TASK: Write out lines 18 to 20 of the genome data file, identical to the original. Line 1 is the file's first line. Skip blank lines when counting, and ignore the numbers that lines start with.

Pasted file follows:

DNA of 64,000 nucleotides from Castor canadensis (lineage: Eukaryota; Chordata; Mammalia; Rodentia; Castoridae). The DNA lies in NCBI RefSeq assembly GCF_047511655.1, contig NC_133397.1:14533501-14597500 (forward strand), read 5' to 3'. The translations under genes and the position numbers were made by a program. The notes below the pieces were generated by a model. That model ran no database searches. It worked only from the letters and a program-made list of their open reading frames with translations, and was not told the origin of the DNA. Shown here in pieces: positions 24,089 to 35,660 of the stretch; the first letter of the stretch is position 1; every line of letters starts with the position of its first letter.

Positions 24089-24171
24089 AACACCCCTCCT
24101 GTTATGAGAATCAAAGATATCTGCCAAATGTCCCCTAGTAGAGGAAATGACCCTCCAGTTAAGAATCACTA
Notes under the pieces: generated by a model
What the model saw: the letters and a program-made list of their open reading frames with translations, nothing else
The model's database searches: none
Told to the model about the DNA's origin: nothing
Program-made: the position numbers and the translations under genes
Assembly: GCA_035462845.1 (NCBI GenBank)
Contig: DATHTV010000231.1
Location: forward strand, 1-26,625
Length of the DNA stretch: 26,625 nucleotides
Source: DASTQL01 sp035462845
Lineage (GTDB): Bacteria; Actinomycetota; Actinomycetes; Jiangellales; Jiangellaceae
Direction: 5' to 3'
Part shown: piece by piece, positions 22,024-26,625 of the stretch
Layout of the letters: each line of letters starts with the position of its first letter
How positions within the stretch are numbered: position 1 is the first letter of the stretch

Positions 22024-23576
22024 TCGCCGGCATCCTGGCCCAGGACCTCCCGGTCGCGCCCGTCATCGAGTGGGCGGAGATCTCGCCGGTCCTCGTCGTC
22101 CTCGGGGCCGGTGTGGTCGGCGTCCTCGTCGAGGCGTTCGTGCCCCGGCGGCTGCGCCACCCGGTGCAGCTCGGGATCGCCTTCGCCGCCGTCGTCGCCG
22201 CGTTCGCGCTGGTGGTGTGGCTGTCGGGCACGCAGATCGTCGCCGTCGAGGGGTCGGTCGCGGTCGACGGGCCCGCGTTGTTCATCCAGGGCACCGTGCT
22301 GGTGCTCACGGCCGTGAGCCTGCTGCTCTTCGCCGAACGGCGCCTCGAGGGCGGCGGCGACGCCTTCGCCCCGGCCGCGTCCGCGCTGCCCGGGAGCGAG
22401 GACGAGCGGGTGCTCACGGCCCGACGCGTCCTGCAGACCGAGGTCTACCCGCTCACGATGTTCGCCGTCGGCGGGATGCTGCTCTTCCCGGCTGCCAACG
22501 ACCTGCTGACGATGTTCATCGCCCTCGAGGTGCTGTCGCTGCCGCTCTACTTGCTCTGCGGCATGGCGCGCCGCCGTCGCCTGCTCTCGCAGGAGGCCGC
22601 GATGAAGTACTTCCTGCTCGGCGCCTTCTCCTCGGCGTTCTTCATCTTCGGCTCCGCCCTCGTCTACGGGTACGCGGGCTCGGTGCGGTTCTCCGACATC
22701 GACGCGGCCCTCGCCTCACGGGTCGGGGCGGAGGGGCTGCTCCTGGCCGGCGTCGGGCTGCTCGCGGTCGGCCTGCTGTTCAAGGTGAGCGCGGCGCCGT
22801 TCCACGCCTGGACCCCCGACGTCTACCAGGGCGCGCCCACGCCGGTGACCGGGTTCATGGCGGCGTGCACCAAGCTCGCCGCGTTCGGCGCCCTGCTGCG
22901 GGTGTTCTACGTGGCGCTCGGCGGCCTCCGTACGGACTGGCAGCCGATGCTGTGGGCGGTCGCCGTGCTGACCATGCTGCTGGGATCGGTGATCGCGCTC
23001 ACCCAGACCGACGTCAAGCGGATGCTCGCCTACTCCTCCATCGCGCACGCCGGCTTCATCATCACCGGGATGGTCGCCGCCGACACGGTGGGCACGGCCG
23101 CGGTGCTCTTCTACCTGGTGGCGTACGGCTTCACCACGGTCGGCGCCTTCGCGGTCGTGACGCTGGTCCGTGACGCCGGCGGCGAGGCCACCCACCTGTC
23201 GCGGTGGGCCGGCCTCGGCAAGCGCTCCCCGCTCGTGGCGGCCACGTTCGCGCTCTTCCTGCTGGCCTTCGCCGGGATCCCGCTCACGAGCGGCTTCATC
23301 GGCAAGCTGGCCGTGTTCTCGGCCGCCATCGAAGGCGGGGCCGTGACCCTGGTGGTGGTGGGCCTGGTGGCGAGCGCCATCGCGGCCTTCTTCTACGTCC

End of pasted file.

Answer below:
Layout of the letters: each line of letters starts with the position of its first letter
How positions within the stretch are numbered: position 1 is the first letter of the stretch

Positions 22024-23576